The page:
All figures were compiled on a customs-cleared basis.

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Featured Article: 

Social Dignity Webcast Episode 1: Best Practices In Growing A Japan Business

Understanding the Japanese interview process 

Preparing For Your Job Interview and Tips Before Accepting An Offer

Source: https://japantoday.com/category/business/Japan’s-October-exports-almost-back-to-pre-pandemic-levels

Author: Kyodo News Staff

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Salaries in Asia Pacific projected to grow the most globally in 2021

Salaries in Asia Pacific projected to grow the most globally in 2021

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Salaries in Asia Pacific are forecast to grow at a greater rate than any other part of the world in 2021, in a signal that employers believe the region is emerging from the worst of the pandemic.

Asia Pacific pay packets are expected to rise by an average of 4.3% next year, up from 3.2% in 2020, even as global wages falter, according to a new salary report released Thursday by consultancy firm ECA International.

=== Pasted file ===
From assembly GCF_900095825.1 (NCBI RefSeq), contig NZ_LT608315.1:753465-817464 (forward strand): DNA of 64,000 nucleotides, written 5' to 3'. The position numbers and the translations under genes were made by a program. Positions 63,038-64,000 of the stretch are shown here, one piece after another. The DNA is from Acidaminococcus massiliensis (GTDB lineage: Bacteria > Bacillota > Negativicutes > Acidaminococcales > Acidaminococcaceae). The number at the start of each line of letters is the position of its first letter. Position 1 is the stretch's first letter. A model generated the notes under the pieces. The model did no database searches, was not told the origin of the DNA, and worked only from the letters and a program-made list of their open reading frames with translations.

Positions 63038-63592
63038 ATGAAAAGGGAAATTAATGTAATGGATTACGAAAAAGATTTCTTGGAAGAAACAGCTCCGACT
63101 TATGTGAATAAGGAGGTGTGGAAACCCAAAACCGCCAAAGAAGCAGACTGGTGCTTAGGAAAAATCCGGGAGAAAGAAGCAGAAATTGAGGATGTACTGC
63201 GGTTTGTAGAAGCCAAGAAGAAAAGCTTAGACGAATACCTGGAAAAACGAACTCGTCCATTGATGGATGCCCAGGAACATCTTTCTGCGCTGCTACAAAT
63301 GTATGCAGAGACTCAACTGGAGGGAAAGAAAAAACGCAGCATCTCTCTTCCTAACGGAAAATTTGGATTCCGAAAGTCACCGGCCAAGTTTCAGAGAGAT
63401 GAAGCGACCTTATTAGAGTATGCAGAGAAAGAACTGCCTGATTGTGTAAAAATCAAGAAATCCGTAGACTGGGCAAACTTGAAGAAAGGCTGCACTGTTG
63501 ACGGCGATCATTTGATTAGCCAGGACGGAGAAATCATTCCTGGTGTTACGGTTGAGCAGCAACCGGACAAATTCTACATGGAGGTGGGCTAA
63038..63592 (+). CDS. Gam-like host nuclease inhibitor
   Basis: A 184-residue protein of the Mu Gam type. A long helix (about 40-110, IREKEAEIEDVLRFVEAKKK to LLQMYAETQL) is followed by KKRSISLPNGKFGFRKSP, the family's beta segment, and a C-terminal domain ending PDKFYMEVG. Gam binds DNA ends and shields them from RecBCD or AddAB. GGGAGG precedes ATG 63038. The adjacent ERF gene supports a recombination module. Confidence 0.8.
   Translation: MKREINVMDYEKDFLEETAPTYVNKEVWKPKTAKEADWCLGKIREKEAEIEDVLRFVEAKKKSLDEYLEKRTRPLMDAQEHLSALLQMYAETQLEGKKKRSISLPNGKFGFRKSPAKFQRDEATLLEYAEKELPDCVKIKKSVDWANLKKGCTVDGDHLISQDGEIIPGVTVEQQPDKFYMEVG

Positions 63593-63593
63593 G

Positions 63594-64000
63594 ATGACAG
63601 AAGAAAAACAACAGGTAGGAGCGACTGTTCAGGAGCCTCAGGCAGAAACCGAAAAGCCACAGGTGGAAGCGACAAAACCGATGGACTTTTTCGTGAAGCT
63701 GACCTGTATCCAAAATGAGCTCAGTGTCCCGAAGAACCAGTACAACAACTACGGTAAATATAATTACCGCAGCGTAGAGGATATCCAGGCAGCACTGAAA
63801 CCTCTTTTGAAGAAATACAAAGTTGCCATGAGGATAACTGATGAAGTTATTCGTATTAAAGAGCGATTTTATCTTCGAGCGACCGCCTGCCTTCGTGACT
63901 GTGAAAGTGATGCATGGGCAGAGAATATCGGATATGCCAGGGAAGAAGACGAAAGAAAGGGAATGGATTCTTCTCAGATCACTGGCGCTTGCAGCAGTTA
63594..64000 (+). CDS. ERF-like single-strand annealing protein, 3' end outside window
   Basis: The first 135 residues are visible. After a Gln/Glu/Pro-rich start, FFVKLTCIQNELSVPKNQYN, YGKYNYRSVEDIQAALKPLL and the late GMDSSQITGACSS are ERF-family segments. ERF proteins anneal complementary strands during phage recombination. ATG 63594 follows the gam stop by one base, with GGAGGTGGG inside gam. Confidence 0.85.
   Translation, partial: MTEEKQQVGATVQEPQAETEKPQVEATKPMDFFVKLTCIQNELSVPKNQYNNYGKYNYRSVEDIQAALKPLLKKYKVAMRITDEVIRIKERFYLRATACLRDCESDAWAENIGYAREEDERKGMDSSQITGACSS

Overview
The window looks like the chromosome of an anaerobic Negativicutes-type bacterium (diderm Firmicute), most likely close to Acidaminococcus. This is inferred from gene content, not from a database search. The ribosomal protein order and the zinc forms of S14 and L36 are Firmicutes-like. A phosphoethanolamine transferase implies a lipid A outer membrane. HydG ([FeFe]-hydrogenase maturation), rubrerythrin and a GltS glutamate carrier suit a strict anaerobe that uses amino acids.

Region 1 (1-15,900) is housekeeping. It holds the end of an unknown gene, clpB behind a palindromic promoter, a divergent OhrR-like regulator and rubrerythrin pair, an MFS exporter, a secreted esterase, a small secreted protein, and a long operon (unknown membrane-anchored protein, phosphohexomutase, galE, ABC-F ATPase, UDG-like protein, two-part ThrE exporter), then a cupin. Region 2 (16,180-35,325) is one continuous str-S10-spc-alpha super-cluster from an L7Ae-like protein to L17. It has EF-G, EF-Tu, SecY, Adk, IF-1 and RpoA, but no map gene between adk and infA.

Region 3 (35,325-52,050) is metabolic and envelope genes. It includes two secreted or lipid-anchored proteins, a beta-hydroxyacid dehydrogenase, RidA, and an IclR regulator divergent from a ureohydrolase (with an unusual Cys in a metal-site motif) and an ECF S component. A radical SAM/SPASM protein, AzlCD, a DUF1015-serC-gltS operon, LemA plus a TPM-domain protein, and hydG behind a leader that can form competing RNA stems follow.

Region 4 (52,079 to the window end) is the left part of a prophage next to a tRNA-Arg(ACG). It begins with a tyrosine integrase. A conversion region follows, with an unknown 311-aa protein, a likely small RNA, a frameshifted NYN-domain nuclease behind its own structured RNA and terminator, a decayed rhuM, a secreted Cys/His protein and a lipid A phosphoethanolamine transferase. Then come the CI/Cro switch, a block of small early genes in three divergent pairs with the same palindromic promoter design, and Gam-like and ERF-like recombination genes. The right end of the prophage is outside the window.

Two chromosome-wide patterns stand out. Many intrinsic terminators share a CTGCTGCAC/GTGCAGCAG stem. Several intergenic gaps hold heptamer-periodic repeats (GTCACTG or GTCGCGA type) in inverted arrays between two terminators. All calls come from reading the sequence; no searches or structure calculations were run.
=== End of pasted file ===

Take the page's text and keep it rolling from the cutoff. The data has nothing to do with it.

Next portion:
After accounting for inflation, that translates to average regional real wage growth of 1.7% — well ahead of the global standard of 0.5% despite comparable average inflation rates.

The top 10 nations

Indonesia leads the charge for 2021 salary increases in a top 10 dominated by eight Asia Pacific countries.

The Southeast Asian nation is forecast to see real wage growth of 3.8% in 2021, up from 2.6% in 2020, as employers walk back wage freezes and inflation continues to fall.

Second-place Israel’s real wage growth ranks somewhat behind at 2.8%, just slightly ahead of joint third-place nations Singapore and Thailand’s 2.7%. Colombia, also at 2.7%, is the only other non-Asia Pacific nation to make the top 10.

“Few countries are expected to see a significant rise in the level of real salary increases in 2021, but there are exceptions to this within the Asia Pacific region,” the report noted.

Conducted annually, ECA’s Salary Trends Survey is based on an August to September survey of 370 multinational employers across 68 countries and a range of industries.

Lee Quane, ECA International’s regional director for Asia, attributed this year’s gains to a “sustained increase in productivity in many Asian nations” despite the coronavirus crisis.

The United States and Middle Eastern countries are approaching salary rises more conservatively.
Lee Quane
REGIONAL DIRECTOR FOR ASIA, ECA INTERNATIONAL

By and large, Asia Pacific has avoided the sweeping and continued lockdowns endured by other parts of the world in the latter half of this year, paving the way for faster economic recovery. As such, just 22% of surveyed employers in the region expect to implement salary freezes in 2021, compared to 36% this year.

Other parts of the world still struggling to contain the virus may face a prolonged economic fallout and resultant hit to wages, however, said Quane.